Cyclone Debbie damage bill will dominate State Budget

REBUILDING after Cyclone Debbie and reviving the state's tourism sector will dominate the Budget, according to Treasurer Curtis Pitt.

Describing last month's tropical storm and its flooding aftermath as a "significant curveball" for Queensland's finances, Mr Pitt yesterday would not put a figure on property damage and the economic impact as assessments continued.

The repair bill will come on top of a probable hit to mining royalties due to lower production levels.

But Mr Pitt said Cyclone Debbie had not derailed his plan to post a surplus in mid-June.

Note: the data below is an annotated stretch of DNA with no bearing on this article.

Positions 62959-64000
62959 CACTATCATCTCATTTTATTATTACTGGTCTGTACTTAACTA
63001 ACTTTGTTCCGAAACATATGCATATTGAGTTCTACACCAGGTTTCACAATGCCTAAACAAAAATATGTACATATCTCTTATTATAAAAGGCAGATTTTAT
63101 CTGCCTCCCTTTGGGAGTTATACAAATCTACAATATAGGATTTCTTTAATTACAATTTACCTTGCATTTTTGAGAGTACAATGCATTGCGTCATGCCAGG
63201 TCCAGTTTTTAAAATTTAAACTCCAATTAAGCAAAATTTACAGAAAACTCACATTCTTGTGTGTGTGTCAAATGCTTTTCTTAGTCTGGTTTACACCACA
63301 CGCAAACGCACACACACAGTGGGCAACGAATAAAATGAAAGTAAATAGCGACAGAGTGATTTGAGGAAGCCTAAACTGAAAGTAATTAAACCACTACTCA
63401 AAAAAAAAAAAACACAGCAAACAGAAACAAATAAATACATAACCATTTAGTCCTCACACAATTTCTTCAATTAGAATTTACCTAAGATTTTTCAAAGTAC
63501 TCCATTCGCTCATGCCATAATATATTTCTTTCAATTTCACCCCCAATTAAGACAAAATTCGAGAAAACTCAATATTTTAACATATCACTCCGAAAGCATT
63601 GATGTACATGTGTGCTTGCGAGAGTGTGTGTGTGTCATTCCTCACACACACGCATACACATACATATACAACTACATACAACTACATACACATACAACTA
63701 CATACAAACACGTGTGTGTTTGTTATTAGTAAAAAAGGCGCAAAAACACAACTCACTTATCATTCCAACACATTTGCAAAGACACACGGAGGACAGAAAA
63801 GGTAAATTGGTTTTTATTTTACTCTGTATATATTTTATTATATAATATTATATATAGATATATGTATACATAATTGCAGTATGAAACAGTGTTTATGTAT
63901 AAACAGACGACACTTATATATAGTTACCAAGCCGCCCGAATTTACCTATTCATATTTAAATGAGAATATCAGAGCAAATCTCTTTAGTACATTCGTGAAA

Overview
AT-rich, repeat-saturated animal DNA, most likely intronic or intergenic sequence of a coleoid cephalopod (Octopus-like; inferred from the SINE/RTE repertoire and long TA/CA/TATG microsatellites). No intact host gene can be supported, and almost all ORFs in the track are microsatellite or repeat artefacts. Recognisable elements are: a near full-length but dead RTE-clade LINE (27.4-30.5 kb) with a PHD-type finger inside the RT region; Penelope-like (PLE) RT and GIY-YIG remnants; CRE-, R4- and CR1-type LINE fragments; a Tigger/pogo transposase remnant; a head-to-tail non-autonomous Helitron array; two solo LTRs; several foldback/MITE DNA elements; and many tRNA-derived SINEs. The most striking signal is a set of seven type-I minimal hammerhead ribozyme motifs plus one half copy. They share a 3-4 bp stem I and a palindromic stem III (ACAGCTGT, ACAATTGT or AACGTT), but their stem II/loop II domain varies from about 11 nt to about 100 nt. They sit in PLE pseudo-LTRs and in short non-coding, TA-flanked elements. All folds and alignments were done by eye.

"It is absolutely my intention to post a surplus," Mr Pitt said.

"Of course, we've been dealt the cards that we have, so we've got to work with those."


Mr Pitt said while the recovery would form a critical part of the Budget, job creation would also be a key.

Shadow treasurer Scott Emerson said without the expected boost to coal royalties, the Treasurer would be "up Pitt Creek without a paddle".

"The problem is, if it wasn't for those improved royalties, if it wasn't for the raids on public servants' superannuation, we'd be in real trouble now following a cyclone like Debbie," Mr Emerson said.

"You don't manage it (the Budget) on a hope, a wish and a prayer."

Meanwhile, Mr Pitt signalled possible help for homebuyers in regional areas.

Rejecting continuing calls to expand the first home buyers grant from new dwellings to ­established homes in regional areas, he said assistance for renovators could be looked at.

News Corp Australia


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